Starting when I was a freshman in college, I worked as a part-time newspaper reporter. As the youngest and most inexperienced person in my newsroom, I was given the assignments nobody else wanted. The job taught me how little I knew about people.
I frequently went to a home or office out in the middle of a rural nowhere — on a dirt road 30 or 40 miles from the office — and I couldn’t imagine the people there could have anything interesting to say. It was a prideful attitude from a young man who thought too much of himself.
I soon discovered that even the most mundane person has a story — some meaningful narrative about what he’s seen or felt or lived through. Many times, though, their stories seemed so routine to them that they didn’t recognize the drama or inspiration that they had to share.
I often left interviews with “boring” people — folks who I’d met with a feeling of disdain — with a sense of humility and a realization that I was the one who didn’t yet have much wisdom to share.
On the way home from work this evening, I listened to an episode of the podcast Invisibilia which deals with people who experience great loss and have a choice about whether to cling to their old narratives or change their stories entirely — when they find the old story has come to a dead end.
There was a story about an older woman, for instance, dealing with the death of her husband. After he died, her life fell apart. Everything about her old story involved him. Nothing about the narrative of her life made sense without him in it. Would she cling to a life narrative that left her in unhappiness and depression? Or would she write a new narrative that allowed her to move on?
As I listened to the stories of people dealing with their losses, it hit me out of the blue that I shared something in common with these folks. The story I’ve told myself about my life has gone off track and it no longer even makes sense. As a result, I’m suffering depression from the loss of an unrealized life that meant so much to me — a narrative that’s no longer my future.
In a flash, I realized that I don’t have just one story. Over the course of my life, I’ve had at least half a dozen different narratives — and every time something has fallen apart, I’ve gone through a fallow period that felt like death — and then I’ve emerged with a new narrative that let me move on.
I now have no choice but to write a new narrative.
When I was a teen-ager, I was going to save the world. I was going to get into politics at a young age and become a great political leader. A country that was divided and torn was going to turn to me — as president of the United States — to save us all. This wasn’t just an idle fantasy. It was my very strong narrative. I believed it wholeheartedly. I was determined to make it come true — and I had the personal tools and skills and drive that could have made it come true.
Over time, I lost faith in politics and I lost faith in the “hero narrative” that I was driven to fulfill. It’s more complicated than this — and the changes happened in stages — but I eventually discarded that narrative entirely. I now have absolutely no interest in a corrupt and immoral political system — and I no longer believe I need to save the world. (Now I just want to save my own corner of the world.)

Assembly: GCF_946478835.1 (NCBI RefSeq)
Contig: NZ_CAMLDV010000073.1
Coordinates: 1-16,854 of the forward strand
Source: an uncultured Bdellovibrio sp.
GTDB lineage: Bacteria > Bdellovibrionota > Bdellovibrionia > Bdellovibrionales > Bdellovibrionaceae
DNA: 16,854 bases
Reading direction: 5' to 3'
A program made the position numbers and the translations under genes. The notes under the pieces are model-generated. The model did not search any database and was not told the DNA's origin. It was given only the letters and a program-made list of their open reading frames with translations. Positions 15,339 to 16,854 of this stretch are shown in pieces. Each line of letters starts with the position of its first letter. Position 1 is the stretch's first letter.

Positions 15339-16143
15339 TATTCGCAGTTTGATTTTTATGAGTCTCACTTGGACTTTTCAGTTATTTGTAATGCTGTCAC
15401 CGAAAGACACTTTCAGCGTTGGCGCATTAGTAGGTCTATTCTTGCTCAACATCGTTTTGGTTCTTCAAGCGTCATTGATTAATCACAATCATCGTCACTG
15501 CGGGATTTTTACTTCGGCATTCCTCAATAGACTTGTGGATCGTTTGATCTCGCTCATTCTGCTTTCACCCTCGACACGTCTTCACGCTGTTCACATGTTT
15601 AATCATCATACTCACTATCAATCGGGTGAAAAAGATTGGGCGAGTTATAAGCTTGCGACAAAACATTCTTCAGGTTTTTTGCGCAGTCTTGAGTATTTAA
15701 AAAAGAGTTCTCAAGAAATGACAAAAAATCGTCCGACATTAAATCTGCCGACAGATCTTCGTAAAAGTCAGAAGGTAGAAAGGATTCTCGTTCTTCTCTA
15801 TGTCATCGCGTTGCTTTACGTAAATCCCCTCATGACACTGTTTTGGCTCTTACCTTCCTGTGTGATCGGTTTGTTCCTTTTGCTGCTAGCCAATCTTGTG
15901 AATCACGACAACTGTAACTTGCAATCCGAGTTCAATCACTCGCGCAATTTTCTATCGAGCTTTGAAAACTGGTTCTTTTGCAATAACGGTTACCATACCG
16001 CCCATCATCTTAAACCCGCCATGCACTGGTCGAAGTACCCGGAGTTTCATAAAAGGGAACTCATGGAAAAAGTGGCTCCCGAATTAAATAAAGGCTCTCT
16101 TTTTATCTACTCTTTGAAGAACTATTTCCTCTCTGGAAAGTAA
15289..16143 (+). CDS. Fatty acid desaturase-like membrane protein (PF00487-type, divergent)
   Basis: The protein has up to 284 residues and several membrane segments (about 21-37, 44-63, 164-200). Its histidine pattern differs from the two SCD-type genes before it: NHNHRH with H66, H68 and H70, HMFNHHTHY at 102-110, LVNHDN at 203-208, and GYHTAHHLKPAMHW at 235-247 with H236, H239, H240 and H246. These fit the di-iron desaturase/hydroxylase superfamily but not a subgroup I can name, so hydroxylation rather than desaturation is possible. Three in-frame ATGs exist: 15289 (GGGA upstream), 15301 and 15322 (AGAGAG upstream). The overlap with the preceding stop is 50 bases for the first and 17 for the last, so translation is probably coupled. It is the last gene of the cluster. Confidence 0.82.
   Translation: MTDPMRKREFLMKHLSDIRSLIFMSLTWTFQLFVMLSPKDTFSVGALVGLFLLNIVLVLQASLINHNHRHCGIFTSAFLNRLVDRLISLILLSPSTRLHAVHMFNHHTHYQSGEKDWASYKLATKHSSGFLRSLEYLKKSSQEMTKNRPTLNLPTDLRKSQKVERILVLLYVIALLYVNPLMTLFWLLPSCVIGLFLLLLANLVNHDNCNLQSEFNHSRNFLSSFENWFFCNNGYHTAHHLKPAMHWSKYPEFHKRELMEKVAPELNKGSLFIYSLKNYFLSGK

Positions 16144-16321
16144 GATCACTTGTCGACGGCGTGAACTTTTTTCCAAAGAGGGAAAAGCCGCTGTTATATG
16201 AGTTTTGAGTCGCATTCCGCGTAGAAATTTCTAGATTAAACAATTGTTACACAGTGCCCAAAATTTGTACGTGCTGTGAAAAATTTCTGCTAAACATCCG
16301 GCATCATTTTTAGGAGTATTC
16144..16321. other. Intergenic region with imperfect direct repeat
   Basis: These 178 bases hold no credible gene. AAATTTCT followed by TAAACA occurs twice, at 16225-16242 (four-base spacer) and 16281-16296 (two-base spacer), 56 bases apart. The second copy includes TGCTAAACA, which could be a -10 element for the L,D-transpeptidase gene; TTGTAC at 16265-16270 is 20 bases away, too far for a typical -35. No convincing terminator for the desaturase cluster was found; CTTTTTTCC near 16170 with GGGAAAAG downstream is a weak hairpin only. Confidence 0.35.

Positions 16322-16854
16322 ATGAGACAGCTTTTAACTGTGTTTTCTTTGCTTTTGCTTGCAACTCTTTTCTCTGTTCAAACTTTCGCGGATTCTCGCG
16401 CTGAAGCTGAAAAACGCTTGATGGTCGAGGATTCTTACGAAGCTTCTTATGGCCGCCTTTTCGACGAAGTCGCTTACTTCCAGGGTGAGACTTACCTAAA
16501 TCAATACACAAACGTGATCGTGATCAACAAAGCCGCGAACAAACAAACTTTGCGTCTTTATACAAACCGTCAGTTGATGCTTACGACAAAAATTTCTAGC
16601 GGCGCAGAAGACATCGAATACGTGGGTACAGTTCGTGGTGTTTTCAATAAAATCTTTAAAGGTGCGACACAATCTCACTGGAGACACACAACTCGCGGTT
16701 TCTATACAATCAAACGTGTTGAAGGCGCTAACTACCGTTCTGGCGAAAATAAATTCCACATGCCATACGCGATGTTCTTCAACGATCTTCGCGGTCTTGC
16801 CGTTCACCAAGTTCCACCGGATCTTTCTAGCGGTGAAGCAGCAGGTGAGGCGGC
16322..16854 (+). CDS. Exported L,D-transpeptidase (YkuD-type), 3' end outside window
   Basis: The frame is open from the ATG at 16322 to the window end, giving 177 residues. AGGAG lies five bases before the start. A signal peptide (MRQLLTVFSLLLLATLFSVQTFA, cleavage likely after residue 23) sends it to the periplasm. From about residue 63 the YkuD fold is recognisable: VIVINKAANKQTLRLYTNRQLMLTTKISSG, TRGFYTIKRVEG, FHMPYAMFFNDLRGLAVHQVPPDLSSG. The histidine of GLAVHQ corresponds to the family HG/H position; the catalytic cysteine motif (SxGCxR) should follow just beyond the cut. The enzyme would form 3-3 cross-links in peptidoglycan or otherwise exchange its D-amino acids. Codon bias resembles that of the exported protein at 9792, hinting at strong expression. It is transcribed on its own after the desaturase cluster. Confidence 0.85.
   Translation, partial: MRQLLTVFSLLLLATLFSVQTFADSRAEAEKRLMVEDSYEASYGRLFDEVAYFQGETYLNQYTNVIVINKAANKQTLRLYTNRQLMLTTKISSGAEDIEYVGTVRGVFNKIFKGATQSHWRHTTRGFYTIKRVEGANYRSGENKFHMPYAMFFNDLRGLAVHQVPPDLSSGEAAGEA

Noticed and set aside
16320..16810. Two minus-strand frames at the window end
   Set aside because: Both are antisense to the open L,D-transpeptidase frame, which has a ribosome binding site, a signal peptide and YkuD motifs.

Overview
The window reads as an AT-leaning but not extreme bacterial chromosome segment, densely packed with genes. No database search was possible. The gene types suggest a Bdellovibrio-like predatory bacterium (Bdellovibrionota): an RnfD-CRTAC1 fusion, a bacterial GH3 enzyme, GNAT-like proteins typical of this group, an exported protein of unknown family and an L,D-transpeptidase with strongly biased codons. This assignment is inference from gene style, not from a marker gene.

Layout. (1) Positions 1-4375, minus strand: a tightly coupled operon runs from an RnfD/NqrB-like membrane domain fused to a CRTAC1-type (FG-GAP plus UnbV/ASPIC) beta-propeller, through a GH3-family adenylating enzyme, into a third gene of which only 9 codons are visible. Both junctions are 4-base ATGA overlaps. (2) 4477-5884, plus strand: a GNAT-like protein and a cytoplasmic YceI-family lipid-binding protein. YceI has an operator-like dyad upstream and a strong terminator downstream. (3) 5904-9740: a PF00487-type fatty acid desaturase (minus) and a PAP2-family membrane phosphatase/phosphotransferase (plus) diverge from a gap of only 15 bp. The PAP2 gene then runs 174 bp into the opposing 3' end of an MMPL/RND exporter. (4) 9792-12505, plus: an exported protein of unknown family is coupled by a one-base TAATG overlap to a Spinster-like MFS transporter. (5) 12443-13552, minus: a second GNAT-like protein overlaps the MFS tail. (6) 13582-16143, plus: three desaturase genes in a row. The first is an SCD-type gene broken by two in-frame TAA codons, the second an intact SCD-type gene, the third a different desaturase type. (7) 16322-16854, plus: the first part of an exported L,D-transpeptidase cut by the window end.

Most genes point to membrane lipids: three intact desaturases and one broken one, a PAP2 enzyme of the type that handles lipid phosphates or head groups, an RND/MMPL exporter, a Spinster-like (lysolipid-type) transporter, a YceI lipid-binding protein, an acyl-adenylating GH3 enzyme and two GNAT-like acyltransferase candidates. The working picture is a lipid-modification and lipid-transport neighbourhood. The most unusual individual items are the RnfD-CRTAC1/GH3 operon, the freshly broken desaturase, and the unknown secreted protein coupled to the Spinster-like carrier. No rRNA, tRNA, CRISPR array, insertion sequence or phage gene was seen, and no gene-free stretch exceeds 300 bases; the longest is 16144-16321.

I’ve had other narratives along the way. When I was a young newspaper journalist, I was going to own a large and profitable chain of newspapers. I spent many hundreds of hours working out the tiny details of a plan for a new type of newspaper that would have been stunningly innovative for the time. But then the newspaper industry started dying — and reality forced me to give up that narrative.
After I got out of politics nearly 10 years ago for the last time, I stumbled around in the metaphorical dark looking for a new way forward. I wasn’t going to be president. I wasn’t going to be a media mogul. I wasn’t going to save the world. What was I going to be? It was a dark period for me.
About four years ago, I fell in love — and that love came with a brand new narrative. I saw all the details in my mind. It was so clear and complete. I had a brand new narrative about what my life was going to be. And then the story went off the rails. Like a mourning husband whose wife has died, I hung onto that story, though. For all this time, I’ve treaded water — cut off from the story that meant so much to me, but unable to give it up.
It’s time for me to write a new story for myself, but in order to do that, I have to give up on things which have died — things I couldn’t control.
There’s no brilliant insight in deciding that one must move on in life after a crushing loss, but until the mind is ready for it, there’s no sense in someone saying, “You need to move on.” But something in me is ready — at least for the most part — to start fresh. Even if that means giving up on the fantasy of being loved and needed by someone who meant the world to me.
I don’t know exactly what my new narrative needs to be. I don’t know what my new identity is. I know that bits and pieces of past narratives will be woven into the new story, but it will be an entirely different narrative, at least when taken as a whole.
I have stories to tell about what I’ve experienced and what I’ve felt and what I’ve lived through — in a way that I never imagined when I was an 18-year-old who knew everything. I have more than one story. I have a dozen stories. But if I want a meaningful life right now, I need a new story — new goals, new loves, new (or at least amended) desires.
It’s painful to give up a life I desperately wanted and needed — especially with nothing yet to take its place — but I’m coming to see that I have to give up on something I can’t control. I have to find a new narrative about where I’m going and what I’m going to do — and, hopefully, who will be coming along for the adventure with me.
It’s time for a narrative that will let me start over. One more time.